I am a sucker for a book about loving books.
And Memory understands that there is nothing better than the right book at the right time.
Or in some cases, any book at any time: the biggest heartbreak of prison life being the absence of reading matter. There are some genuinely affecting moments on the importance of reading in the life of a bookworm. A fascinating and moving book.
The Many by Wyl Menmuir
Laurie says: Wyl Menmuir’s debut novel crams its influences, both literary and filmic, into its regrettably few pages. There’s elements of The Shipping News, The Wicker Man, Neil Gaiman’s The Ocean At the End Of The Lane, Iain Banks’s The Wasp Factory and Straw Dogs in there – but this is a piece of fiction, long-listed for the Man Booker Prize no less, that is entirely the author’s own.
Timothy Buchannan buys an abandoned house on the edge of an isolated village on the coast, sight unseen. When he sees the state of it he questions his sanity, but starts to renovate the house for his wife, Lauren, to join him there.
When the villagers see smoke rising from the chimney of the neglected house they are disturbed and intrigued by the presence of the newcomer, creating an intrigue that begins to verge on obsession. At this point, I desperately wanted to rewatch Sam Peckinpah’s odd Cornish western Straw Dogs, only to realise it was far too disturbing for this 40-something family man.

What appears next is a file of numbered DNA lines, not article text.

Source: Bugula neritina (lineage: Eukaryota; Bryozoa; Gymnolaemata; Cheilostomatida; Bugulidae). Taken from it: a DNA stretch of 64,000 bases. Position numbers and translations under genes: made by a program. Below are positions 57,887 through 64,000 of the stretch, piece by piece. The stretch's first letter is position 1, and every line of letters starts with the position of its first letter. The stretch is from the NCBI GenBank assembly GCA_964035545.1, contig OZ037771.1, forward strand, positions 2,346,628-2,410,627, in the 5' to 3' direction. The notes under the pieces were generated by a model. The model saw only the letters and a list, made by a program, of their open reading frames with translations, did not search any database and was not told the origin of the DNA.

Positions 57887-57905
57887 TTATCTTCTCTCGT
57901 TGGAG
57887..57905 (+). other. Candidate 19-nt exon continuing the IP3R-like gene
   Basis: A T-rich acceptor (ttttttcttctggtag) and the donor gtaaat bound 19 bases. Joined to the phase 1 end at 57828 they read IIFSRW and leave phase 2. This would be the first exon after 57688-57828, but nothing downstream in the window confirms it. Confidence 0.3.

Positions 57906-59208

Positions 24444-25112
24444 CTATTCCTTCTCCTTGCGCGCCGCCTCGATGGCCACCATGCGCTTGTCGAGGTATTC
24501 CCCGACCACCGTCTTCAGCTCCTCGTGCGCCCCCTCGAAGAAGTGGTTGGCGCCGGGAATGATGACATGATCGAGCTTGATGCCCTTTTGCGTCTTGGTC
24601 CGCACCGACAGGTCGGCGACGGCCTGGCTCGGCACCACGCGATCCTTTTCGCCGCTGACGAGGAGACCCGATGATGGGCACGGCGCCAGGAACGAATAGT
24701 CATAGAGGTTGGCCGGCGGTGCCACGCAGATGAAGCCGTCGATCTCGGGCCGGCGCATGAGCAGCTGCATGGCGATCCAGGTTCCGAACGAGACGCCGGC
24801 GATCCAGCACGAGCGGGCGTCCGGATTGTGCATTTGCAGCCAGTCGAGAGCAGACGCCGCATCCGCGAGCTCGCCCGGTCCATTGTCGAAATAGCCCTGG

Back to the review, and, the longer Timothy stays, the more deeply he becomes entangled in the unsettling experience of life in the small village.
Then there’s Ethan, a sea skipper haunted by ghosts of the recent past, new arrivals and regretted departures.
Menmuir creates a woozy, turbulent, sea-based yarn that never gets ideas above its lifeboat station. Clocking in at a very economical 170-odd pages, it may be small but it is perfectly formed, the kind of book you can devour in a sitting, maybe in a bus shelter overlooking a rugged coast.
Reyt as Rain Reads... books to make it better
Jess says: I have been feeling anxious since coming home from an amazing holiday.
I am looking for books that will help me forget about the little things that I worry so much about, as they are often insignificant.
I want inspiring reads that will give me a nudge to focus on what is important and make my life better, so I feel like I did on holiday.